One of the most well-known safe space accounts is @thelgbtqiapride. Their goal is to post messages of positivity for those who need it, as well as make it clear that they support all identities. That statement is very important, as many people don’t realize that the LGBTQ+ acronym covers more identities than just the ones symbolized by the letters. There are hundreds of different nonbinary identities that often get overlooked due to their relative rarity. This account does an especially good job of being inclusive of lesser-known identity labels.

As for their messages of positivity, they post images with captions such as “go where you are celebrated” and “love knows no gender.” This account also provides informational graphics that clear up several questions for those exploring their identity. Some examples of this include explaining bisexuality as an umbrella term that covers anyone attracted to more than one gender and explaining why it is essential to respect a transgender person’s chosen name and pronouns.

Going off that point, another safe space account worth checking out is @transmalepride, also on Instagram. As the name suggests, this account is primarily for trans men and trans masculine nonbinary people. This page provides resources that help trans men while also offering resources that help educate the community. Two of the most recent posts on this page are lists of things that cisgender people need to know in order to be respectful toward transgender people. This includes — but is not limited to — making an active effort to respect one’s name and pronouns as well as a bunch of commonly used comments that may not seem disrespectful but actually are. Another post on this account offers advice on how to come out as transgender, which can be very useful for those who are not good at starting serious discussions.
In terms of LGBTQ+ representation on social media, safe space accounts are just the start of it. There are also many influencers on Instagram who are part of the community and use their platform to spread positivity. Two notable ones are Char Ellesse and Damian Alexander. These individuals use the platform not just to spread positivity but to uplift other LGBTQ+ voices and take a stand against outdated gender norms. Char Ellesse’s account is dedicated to makeup inspiration, but she also runs a second page called “Girls Will Be Boys,” which is for nonbinary positivity. Damian Alexander is an artist, but they also spread the message that it is okay to be fully open about one’s identity. That is something a lot of LGBTQ+ people need to hear, whether or not they are fully out or just starting to question which labels feel right.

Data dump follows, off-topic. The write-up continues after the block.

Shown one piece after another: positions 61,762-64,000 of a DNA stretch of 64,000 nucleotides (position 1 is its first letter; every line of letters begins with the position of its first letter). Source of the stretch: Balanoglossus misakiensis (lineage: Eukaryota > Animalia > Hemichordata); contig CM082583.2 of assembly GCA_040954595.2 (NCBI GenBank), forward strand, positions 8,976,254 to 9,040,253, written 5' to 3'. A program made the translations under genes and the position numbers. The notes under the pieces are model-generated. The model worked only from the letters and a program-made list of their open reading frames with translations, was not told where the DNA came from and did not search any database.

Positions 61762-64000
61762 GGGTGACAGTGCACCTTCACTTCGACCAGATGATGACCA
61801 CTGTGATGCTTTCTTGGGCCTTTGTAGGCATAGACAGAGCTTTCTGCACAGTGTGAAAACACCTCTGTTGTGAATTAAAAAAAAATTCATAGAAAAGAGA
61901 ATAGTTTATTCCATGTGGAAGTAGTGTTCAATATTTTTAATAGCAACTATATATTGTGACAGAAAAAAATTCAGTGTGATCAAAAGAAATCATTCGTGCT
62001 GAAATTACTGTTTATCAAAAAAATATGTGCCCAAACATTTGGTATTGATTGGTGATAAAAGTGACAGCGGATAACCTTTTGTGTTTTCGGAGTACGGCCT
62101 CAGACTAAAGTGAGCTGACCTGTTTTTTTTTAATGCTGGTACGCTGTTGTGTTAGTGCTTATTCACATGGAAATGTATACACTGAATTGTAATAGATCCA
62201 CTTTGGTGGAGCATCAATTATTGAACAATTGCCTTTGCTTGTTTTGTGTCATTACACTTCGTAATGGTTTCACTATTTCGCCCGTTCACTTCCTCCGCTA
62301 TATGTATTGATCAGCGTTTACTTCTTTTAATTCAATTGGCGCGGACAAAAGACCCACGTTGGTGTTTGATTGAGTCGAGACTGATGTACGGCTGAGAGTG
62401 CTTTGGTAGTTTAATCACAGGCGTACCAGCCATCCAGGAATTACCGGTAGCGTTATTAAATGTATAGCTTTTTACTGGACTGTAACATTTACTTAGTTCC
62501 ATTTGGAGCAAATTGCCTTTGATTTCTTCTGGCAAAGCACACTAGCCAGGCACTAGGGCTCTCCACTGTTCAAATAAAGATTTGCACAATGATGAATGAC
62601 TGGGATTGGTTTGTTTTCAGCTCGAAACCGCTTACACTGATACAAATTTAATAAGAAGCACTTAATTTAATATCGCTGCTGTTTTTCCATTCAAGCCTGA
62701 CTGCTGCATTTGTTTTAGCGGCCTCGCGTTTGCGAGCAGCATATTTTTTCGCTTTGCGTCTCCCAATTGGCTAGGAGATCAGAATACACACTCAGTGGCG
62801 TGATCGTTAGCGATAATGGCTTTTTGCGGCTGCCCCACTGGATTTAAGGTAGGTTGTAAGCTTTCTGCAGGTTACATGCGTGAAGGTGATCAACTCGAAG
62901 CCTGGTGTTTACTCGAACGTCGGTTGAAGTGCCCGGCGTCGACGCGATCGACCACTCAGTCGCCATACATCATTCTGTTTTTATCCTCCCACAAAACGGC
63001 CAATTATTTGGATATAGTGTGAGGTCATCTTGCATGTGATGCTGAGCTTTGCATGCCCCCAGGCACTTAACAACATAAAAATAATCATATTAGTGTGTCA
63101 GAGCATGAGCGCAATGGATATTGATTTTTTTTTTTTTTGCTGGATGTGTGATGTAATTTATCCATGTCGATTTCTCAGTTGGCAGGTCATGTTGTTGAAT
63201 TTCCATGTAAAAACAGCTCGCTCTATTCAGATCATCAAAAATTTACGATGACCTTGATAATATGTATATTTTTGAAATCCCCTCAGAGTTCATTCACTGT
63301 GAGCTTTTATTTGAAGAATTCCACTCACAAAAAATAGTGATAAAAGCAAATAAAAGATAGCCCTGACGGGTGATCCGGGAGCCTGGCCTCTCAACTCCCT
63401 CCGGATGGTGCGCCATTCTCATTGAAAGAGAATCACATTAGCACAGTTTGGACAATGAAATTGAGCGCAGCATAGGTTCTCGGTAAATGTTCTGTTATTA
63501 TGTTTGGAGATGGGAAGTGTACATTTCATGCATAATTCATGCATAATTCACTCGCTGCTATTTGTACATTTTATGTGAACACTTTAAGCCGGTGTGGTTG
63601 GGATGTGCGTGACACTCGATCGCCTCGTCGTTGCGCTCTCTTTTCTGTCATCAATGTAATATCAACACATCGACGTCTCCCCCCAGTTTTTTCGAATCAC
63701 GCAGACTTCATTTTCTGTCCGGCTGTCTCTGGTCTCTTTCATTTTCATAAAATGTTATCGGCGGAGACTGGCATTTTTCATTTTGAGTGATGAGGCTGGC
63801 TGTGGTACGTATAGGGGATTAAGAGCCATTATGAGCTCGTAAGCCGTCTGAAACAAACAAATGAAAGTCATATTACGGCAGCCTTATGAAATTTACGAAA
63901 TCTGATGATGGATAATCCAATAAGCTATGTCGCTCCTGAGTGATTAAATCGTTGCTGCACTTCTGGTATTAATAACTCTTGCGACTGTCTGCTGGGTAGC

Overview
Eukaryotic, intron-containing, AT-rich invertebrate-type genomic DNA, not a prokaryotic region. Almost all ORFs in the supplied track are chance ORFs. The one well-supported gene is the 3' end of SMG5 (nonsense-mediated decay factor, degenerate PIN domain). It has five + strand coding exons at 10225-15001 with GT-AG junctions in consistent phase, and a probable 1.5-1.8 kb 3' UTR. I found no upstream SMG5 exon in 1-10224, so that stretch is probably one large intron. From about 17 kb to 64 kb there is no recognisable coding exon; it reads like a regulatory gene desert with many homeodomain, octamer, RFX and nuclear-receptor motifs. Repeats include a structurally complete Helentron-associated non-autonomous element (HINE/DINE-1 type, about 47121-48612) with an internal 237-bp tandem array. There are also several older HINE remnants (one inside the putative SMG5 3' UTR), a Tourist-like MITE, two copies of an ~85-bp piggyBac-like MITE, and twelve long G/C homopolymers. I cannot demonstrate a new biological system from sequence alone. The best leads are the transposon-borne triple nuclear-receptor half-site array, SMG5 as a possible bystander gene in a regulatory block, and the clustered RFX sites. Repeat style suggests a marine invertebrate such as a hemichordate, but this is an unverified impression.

Following accounts like these, whether it be safe spaces or influencers, gives a voice to a massively underrepresented community. LGBTQ+ individuals do not have the representation in popular media that they deserve, which is why so many people have questions about topics such as exploring identity. The best way to get correct information, and to ensure people in the community get the attention they deserve, is to uplift their voices. One like or follow can make a huge difference.

Writer Profile

Noir Galvin

Arcadia University
English and Creative Writing

I am a senior at Arcadia University graduating in December 2021. When I’m not in class or studying, I can be found working on an art project or writing short stories for fun.